The Great Famine-Genocide in Soviet Ukraine (Holodomor)

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SOVIET PEASANTS ARE MORE HOPEFUL
  

The Black Earth and Ukraine Areas Are in Better Shape Than Reported

BUT CONDITIONS ARE HARD

Present Effort to Get Land Sown Will be Paralleled by Greater Harvest Drive

 

By WALTER DURANTY
Wireless to The New York Times

 

ODESSA, Russia, April 26 (By Mail to Paris)---Autumn-sown grain in the Central Black Earth region and the Ukraine wintered better and is in better shape than is generally realized in Moscow. This the writer can confirm, not only from visual evidence from a train, but from conversations with all sorts of persons, from officials to peasants traveling in "hard" coaches.

Spring work has been temporarily delayed by heavy rains, but the food situation is undoubtedly better than has been reported. In Moscow the writer was told on seemingly good authority that a bucket of potato peelings brought 15 rubles in and around Kiev. This Kiev officials indignantly denied.

Peasants Offer Chickens

At any rate, at the station of Konotop, only a few hours from Kiev, peasant women offered roast chicken at 20 rubles each and did not find buyers, because the travelers, mostly local persons, said the price was too high.

It is an old story, which the writer first heard on the Volga during the famine in the Summer of 1921. Everywhere they said, "Things here are desperate, and unless we get relief we will die before Christmas"--which was true enough.

Then we asked them, "But are people dying here now?" And they replied, "No, not here yet, but if you go to the village of So-and-So you will find hardly any one alive." We went to said village and heard exactly the same story, "Here we are desperate, thought not yet dying, but at So-and-So conditions are frightful."

In Odessa the bread ration has actually been increased in recent weeks from 400 to 500 grams (500 grams equals 1.1 pounds), and though conditions are terribly hard there is no sign of real famine conditions or that people are dying in the streets, as is reported in Moscow. The mortality figures jumped during the Winter, and there is a good deal of typhus, always a concomitant of undernourishment in Russia, but it is not epidemic, a fact that is confirmed by resident foreigners.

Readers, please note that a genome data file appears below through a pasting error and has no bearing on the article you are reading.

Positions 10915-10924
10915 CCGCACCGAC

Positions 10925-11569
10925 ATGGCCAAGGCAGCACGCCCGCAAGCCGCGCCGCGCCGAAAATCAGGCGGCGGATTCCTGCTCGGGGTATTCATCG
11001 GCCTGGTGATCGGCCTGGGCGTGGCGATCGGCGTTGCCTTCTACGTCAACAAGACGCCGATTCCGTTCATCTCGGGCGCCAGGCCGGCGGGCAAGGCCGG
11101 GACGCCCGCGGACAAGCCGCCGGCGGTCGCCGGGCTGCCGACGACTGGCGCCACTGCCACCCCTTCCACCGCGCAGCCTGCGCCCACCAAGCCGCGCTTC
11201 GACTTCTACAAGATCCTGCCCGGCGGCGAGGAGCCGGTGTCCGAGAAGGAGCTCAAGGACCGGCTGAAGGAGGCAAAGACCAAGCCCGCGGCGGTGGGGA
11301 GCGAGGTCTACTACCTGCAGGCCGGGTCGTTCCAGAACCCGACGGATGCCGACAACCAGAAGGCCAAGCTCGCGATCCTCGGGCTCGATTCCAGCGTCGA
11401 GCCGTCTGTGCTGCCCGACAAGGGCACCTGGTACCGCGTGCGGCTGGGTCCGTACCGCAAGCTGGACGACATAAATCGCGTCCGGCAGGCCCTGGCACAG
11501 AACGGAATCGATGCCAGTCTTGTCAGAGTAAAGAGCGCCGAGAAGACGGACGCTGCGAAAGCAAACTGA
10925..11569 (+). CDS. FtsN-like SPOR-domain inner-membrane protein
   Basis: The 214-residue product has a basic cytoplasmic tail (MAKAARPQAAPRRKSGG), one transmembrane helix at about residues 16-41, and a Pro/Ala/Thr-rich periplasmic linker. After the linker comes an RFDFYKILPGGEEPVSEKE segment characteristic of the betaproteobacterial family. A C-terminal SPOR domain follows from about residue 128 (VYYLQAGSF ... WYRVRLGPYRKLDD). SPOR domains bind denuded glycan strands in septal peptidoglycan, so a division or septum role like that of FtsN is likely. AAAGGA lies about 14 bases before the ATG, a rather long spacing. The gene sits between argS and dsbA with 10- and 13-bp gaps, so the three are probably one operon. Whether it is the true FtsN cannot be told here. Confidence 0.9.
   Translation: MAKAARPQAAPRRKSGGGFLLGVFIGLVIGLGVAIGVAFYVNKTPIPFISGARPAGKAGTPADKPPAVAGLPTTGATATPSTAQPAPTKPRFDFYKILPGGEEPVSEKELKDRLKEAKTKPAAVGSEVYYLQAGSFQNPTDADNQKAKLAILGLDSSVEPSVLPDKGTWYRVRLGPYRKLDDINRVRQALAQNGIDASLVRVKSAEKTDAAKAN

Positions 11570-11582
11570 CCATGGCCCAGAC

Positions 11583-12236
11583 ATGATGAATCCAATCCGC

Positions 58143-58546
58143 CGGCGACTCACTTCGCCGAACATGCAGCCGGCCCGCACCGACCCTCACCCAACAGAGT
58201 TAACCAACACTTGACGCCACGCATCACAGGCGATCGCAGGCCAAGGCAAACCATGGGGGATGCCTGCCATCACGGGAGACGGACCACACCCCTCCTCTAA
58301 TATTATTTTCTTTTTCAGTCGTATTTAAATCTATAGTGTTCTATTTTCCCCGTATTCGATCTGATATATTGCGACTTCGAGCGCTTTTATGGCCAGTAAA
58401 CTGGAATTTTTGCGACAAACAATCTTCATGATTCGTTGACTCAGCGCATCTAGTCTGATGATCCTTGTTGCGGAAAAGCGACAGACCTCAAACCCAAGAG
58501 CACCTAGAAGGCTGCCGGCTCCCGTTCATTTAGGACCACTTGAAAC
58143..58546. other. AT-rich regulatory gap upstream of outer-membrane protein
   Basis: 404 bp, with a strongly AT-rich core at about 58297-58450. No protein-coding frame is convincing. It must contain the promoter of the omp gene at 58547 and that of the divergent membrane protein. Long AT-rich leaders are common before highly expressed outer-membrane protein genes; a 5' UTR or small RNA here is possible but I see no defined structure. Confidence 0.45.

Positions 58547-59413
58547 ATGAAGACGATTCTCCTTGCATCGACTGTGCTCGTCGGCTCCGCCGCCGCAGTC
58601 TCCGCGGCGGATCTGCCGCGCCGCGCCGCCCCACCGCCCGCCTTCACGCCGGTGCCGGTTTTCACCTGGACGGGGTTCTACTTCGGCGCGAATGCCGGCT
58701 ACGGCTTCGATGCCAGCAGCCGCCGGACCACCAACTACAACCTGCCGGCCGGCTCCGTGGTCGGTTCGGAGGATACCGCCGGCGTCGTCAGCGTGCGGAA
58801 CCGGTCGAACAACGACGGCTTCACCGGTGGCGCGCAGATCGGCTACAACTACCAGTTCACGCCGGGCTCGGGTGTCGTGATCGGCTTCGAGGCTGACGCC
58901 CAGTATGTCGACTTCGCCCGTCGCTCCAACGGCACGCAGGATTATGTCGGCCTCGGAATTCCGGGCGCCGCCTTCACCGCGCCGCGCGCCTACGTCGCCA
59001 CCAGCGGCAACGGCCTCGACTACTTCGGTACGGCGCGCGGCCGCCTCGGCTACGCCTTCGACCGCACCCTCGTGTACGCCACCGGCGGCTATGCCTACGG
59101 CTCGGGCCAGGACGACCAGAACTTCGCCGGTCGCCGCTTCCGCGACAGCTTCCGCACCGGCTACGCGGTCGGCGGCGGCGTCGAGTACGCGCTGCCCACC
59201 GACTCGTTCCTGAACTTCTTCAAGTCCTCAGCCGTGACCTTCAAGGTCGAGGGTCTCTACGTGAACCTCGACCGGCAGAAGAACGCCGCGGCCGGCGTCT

The writer talked to peasants at the covered city market who had taken advantage of the lull in the sowing campaign to sell eggs and a few early vegetables, and he got the same impression of a change in attitude as was asserted by a Communist leader at Kiev. The peasant, whether collectivized or individualists, seem to feel an end has been made of the muddle and mismanagement of the past two years, and that Moscow is taking an interest in them.

Peasants Regain Hope

In short, the peasants believe the centre of gravity, as far as the Kremlin is concerned, has shifted back from industry to agriculture. This belief, which is entirely true, is one of the most important features of the present situation in the Soviet Union.

It is significant that local newspapers of Odessa, Kiev and other Ukrainian towns along the railroad all report a large new influx of individual peasants into the collectives, which is confirmed here not only by a member of the Presiding Council of the Odessa Provincial Government, but by peasants with whom the writer has talked.

On the other hand, it must be remembered that these peasants are so to speak, "in good standing." and there is no doubt that thousands of competent farmers---tens and hundreds of thousands if this whole Soviet Union is taken into consideration---have been dispossessed as kulaks and sent into exile or left to gain a living in construction camps as best they can.

In all too many cases their land and cattle fell into incompetent or deliberately dishonest hands and were shamefully mismanaged. Even such a fleeting glimpse of the country as one gets from a train revealed all too many animals in shockingly poor condition and all too few calves in such meager herds as are now grazing on what used to be the richest section of Russian soil.

The shortage of animal traction and meat will be felt for the next five years at least, and the present tremendous effort to get the land plowed and sown must be paralleled by a yet greater effort later to get the crop harvested.


The New York Times, Sunday, May 14, 1933
 
 

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